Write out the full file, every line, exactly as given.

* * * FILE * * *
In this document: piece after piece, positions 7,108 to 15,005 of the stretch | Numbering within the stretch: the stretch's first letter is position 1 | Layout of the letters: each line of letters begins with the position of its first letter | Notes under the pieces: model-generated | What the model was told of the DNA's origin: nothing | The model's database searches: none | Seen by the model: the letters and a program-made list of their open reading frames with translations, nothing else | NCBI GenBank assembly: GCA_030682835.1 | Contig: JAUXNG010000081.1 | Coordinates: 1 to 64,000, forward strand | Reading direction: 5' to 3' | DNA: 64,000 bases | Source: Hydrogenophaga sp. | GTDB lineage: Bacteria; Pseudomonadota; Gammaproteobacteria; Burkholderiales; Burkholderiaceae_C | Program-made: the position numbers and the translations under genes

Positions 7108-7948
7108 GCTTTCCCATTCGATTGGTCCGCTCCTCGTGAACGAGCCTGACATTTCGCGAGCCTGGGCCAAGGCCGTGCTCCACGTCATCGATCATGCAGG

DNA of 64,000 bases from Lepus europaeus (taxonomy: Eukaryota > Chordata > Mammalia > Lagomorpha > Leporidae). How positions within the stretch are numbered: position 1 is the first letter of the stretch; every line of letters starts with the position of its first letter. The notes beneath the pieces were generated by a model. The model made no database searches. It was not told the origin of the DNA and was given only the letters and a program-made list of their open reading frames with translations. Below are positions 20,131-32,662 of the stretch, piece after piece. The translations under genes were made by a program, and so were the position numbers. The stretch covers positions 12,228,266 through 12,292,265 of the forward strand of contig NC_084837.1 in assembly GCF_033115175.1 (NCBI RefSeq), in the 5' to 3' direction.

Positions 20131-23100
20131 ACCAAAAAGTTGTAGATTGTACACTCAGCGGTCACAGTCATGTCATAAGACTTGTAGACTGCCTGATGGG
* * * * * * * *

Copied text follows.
In this document: piece after piece, positions 7,108 to 15,005 of the stretch | Numbering within the stretch: the stretch's first letter is position 1 | Layout of the letters: each line of letters begins with the position of its first letter | Notes under the pieces: model-generated | What the model was told of the DNA's origin: nothing | The model's database searches: none | Seen by the model: the letters and a program-made list of their open reading frames with translations, nothing else | NCBI GenBank assembly: GCA_030682835.1 | Contig: JAUXNG010000081.1 | Coordinates: 1 to 64,000, forward strand | Reading direction: 5' to 3' | DNA: 64,000 bases | Source: Hydrogenophaga sp. | GTDB lineage: Bacteria; Pseudomonadota; Gammaproteobacteria; Burkholderiales; Burkholderiaceae_C | Program-made: the position numbers and the translations under genes

Positions 7108-7948
7108 GCTTTCCCATTCGATTGGTCCGCTCCTCGTGAACGAGCCTGACATTTCGCGAGCCTGGGCCAAGGCCGTGCTCCACGTCATCGATCATGCAGG

DNA of 64,000 bases from Lepus europaeus (taxonomy: Eukaryota > Chordata > Mammalia > Lagomorpha > Leporidae). How positions within the stretch are numbered: position 1 is the first letter of the stretch; every line of letters starts with the position of its first letter. The notes beneath the pieces were generated by a model. The model made no database searches. It was not told the origin of the DNA and was given only the letters and a program-made list of their open reading frames with translations. Below are positions 20,131-32,662 of the stretch, piece after piece. The translations under genes were made by a program, and so were the position numbers. The stretch covers positions 12,228,266 through 12,292,265 of the forward strand of contig NC_084837.1 in assembly GCF_033115175.1 (NCBI RefSeq), in the 5' to 3' direction.

Positions 20131-23100
20131 ACCAAAAAGTTGTAGATTGTACACTCAGCGGTCACAGTCATGTCATAAGACTTGTAGACTGCCTGATGGG